The dream isn’t always that easy. Turning the desire to write into reality can be a harsh and unforgiving process, i.e. there will always be laundry and, sadly, dinner does not cook itself. Life in general is a time-devouring machine that does not, nor will it ever, provide great swaths of time, peace or tranquility for you to simply sit down and write that book you’ve dreamed of writing since childhood; because life happens one way or the other, and time, dictated by our endless obligations (even if done out of love), means our days are far too short.
Carpe diem, the popular aphorism goes, but carpe minutum might be a better adage: If that’s all you have, then scuttle off to that computer and put down the few words or ideas that rattle about your brain. Because it may be a few more days before those minutes present themselves again.
It’s hard to seize the dream; doubly hard if like many of us, you are attempting it for the first time. We don’t have that rhythm yet; we stumble, unsure of our methodology and research. We write, only to rewrite and start again.
When transcendentalist Henry David Thoreau, a philosopher of nature, wanted to improve and work on his craft, and to try and live simply, he vanished to a small hut for two years where he reveled in the state of solitude. “Walden” is the product of that episode. “Go confidently in the direction of your dreams,” he stated. All fine and well for him. He was ALONE in that hut.
So we hang on and we write when we can, our notes to the ready, resorting to long hand when the computer is not available, scribbling ideas on napkins, plunking key ideas or plot developments into emails or messages that we send to ourselves from our cell phones. We’ll all get there some day. If you’re devoted, you’ll spend every spare second making it happen.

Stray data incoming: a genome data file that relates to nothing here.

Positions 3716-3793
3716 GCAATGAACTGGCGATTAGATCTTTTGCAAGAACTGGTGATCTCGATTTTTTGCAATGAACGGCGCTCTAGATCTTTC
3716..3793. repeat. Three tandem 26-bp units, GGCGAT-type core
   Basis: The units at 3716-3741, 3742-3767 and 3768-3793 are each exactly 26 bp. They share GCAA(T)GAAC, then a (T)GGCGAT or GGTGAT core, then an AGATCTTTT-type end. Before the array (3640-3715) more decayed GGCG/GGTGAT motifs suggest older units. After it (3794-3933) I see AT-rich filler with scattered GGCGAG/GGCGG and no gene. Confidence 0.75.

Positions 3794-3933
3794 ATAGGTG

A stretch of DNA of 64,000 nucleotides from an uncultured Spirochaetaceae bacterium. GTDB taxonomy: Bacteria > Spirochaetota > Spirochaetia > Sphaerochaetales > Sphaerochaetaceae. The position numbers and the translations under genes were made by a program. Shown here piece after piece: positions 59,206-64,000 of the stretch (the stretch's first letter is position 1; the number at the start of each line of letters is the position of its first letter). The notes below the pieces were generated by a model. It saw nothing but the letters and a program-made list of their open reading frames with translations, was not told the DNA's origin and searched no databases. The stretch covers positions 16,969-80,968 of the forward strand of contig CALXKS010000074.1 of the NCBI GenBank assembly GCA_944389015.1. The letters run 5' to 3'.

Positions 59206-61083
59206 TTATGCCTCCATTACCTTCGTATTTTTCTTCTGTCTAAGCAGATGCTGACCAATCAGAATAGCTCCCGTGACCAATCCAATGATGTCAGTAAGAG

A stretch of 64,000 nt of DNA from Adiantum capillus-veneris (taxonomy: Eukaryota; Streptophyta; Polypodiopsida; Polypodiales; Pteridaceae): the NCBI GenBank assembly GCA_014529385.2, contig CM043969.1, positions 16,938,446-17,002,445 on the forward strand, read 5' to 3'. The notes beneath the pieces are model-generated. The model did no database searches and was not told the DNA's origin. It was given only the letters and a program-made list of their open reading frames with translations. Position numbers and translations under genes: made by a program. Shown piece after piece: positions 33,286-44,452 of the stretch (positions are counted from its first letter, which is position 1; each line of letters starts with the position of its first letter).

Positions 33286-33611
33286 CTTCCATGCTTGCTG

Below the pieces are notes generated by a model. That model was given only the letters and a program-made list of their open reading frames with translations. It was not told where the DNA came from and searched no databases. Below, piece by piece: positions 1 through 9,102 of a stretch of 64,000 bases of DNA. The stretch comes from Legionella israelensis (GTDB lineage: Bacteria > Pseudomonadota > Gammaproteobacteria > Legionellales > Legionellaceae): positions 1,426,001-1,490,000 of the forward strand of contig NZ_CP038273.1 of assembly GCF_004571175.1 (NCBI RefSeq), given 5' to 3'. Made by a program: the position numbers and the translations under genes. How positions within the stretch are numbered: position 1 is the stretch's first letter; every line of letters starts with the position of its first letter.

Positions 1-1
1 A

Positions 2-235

As George Bernard Shaw said, the “people who get on in this world ... get up and look for the circumstances ... And if they can’t, make them.”
So just do it, for heaven’s sake. It’s how dreams come true.
Friday, 15 July 2011
is the first glimpse of the end. In it Charlaine Harris mentions that she is two books from the end of her Sookie Stackhouse series.
Vampire stories have been around for centuries, if not millennia. There were legends before Stoker wrote Dracula. In the beginning they all seemed to include variations on the theme that young women were perfect victims, they could be lured into danger because passion, compassion and even curiosity could be used to entrap them.
I'm not sure why it is that this form is the one in which many authors repudiated the "female as victim" theme, but they have done so with a vengeance. One of my favorites is _Those Who Hunt the Night_ by Hambly. The main female character shares the stage with her husband, but she is no shrinking violet. She has brains and backbone. (Wonderful book.)